crevice corrosion


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crevice corrosion

[′krev·əs kə′rō·zhən]
(metallurgy)
Corrosive degradation of metal parts at the crevices left at rolled joints or from other forming procedures; common in stainless steel heat exchangers in contact with chloride-containing fluids or other dissolved corrosives. Also known as contact corrosion.
References in periodicals archive ?
Clock Springs use two full encirclement wraps of a unidirectional fiberglass composite that are bonded to the pipe with a patented adhesive to eliminate crevice corrosion and abrasive wear at pipe supports.
He agreed that a March 1969 report from Westinghouse's crevice corrosion committee indicated that temperatures allowing greater heat in the generator crevices could produce catastrophic rapid failure of the tubes and that Westinghouse needed to establish a policy to deal with that problem.
Clock Spring uses two full encirclement wraps of a fiberglass composite bonded to the pipe with a patented adhesive that eliminates crevice corrosion and pipe wear at pipe supports for any size diameter pipeline up to 56".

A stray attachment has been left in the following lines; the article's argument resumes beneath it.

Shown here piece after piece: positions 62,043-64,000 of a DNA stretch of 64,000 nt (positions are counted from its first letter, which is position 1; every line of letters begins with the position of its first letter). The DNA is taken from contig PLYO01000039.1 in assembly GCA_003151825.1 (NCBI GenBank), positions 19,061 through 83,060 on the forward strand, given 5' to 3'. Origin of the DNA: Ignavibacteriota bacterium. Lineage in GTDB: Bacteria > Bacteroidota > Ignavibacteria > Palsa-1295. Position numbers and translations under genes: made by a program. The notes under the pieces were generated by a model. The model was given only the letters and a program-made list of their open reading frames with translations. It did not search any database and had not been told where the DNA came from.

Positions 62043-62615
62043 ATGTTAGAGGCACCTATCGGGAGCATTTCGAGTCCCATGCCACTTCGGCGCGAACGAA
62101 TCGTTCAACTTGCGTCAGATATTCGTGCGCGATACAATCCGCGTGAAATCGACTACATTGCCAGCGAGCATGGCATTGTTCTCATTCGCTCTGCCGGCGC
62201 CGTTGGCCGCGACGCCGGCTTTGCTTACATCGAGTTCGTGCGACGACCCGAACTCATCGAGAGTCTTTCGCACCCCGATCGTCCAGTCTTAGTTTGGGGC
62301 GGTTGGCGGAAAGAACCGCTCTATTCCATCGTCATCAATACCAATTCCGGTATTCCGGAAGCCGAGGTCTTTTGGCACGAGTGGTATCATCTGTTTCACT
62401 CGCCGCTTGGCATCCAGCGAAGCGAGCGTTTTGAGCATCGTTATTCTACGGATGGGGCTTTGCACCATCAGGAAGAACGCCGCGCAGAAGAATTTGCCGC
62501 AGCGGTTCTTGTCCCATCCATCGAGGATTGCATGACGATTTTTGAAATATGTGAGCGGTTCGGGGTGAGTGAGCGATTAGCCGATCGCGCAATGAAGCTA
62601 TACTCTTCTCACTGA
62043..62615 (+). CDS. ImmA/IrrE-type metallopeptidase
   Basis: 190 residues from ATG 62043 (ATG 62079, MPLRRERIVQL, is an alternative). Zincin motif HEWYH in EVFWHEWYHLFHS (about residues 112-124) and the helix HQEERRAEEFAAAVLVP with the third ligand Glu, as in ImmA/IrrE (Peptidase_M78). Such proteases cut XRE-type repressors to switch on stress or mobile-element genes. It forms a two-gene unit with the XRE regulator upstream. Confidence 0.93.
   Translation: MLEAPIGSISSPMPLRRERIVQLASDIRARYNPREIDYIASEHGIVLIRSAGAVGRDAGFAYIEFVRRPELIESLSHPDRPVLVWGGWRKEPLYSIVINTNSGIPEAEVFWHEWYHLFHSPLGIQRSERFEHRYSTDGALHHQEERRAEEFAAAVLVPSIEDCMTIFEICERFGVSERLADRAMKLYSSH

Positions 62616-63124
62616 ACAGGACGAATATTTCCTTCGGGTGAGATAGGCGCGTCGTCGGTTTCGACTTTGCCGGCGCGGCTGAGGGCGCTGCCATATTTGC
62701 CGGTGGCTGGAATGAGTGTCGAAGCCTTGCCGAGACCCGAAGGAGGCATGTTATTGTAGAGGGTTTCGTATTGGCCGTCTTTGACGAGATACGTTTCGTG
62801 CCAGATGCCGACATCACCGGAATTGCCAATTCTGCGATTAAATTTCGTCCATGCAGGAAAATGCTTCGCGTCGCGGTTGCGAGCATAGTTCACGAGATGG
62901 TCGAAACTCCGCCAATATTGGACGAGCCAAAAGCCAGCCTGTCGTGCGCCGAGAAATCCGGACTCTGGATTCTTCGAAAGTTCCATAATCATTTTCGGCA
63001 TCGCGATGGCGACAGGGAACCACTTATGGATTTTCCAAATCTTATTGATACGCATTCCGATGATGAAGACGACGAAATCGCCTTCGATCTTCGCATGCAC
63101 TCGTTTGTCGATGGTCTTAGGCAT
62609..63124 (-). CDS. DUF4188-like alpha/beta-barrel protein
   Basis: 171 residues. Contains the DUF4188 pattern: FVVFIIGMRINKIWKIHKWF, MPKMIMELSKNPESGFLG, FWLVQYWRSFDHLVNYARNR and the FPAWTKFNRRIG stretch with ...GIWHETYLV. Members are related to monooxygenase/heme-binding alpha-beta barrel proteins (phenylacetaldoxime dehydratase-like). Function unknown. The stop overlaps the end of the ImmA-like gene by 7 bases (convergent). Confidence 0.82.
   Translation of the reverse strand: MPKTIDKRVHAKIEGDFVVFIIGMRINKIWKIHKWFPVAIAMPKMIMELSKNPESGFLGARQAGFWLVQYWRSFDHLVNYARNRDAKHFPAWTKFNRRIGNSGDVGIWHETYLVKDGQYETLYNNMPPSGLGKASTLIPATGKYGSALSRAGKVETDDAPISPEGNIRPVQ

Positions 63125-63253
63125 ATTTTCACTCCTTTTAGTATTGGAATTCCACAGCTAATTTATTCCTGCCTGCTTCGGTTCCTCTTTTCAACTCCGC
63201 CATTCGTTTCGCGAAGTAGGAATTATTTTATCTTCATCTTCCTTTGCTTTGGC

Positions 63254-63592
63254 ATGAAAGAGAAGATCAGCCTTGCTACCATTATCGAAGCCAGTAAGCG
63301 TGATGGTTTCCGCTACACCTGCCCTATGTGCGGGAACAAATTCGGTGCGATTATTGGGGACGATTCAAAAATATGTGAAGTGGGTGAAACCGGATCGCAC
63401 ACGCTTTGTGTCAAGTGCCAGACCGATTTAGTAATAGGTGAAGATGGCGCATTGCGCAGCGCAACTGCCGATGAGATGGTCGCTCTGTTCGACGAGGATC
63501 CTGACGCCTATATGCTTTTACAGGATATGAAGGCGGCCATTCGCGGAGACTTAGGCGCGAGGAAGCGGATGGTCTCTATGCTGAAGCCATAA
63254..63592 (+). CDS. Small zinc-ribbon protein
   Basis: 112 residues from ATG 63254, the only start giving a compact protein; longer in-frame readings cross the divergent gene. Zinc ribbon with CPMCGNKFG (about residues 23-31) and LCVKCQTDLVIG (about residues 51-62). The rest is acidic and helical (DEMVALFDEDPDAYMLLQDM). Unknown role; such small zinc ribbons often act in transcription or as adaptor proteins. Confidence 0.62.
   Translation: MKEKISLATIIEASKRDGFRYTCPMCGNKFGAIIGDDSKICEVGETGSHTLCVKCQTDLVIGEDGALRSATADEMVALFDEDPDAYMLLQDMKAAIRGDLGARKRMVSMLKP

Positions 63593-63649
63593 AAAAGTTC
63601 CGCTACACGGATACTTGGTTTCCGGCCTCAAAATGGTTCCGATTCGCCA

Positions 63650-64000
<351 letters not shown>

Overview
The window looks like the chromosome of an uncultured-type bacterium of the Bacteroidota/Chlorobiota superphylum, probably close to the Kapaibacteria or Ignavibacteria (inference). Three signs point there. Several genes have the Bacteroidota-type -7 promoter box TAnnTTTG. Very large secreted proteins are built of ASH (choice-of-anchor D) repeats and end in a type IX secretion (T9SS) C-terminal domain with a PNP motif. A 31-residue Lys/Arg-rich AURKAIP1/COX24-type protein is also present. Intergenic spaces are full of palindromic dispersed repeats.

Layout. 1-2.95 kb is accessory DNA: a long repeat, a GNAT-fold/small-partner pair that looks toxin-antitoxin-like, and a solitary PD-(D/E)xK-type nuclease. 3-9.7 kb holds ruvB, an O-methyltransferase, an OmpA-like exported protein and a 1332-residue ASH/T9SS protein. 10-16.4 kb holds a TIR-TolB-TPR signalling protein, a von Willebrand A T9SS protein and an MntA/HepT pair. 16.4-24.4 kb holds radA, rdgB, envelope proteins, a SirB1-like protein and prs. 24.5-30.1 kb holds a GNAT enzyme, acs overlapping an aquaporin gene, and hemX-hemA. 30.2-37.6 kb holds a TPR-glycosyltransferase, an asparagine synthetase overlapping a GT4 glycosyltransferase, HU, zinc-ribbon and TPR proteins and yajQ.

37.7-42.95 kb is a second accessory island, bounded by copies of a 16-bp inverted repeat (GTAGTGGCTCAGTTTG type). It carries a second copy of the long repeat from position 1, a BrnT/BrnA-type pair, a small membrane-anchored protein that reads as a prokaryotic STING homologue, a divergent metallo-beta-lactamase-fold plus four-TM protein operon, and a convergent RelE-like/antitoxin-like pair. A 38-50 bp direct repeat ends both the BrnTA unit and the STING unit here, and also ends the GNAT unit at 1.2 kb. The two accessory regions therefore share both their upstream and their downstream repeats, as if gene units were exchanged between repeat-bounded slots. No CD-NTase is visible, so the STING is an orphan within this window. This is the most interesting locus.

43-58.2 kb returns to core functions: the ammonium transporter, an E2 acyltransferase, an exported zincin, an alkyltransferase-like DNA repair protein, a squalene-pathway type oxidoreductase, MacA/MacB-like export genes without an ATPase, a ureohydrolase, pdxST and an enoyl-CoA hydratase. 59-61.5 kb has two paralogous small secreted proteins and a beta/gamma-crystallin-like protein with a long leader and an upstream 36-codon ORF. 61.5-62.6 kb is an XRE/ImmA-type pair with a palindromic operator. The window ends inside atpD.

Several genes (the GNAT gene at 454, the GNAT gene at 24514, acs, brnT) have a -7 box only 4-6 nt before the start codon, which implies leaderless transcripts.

A: Aquawrap Composites can be installed on straight pipe, elbows, tees, offshore risers, underwater, flange reducers, and used on saddle repairs for crevice corrosion and dent gouges.
In a June 3, 1968, letter to the manager of Westinghouse's Pressurized Water Reactor Division, Thorn wrote that increasing temperature was an important element to consider in crevice corrosion of Inconel.
However during continuous loading in aggressive biological environment, they are susceptible to pitting and crevice corrosion.
He testified about a series of internal and confidential reports and memos involving the Westinghouse Crevice Corrosion Committee's review of the cracking and corrosion problems in Inconel tubing in the nuclear stem generators.
He testified that he provided information for a Westinghouse Crevice Corrosion Subcommittee report 20 years earlier in 1968, in which it was noted that "there is concern that, at a threshold temperature, corrosion occurs at a dramatically increased rate.
An exploration and production company in the Middle East recently discovered pitting corrosion, crevice corrosion and atmospheric corrosion on their 10-inch export line and selected Clock Spring[R] technology for a fast, convenient and cost-effective repair.
Titanium and its alloys are resistant to pitting, crevice corrosion and general corrosion and are suitable for use in cooling water systems in a wide range of clean and polluted waters.
However, the stainless steels are susceptible to pitting and crevice corrosion.
While there is some evidence that CP current may distribute through the casing and electrolyte, there are possible corrosion mechanisms, including electrical shielding and crevice corrosion, associated with nonmetallic casing spacers.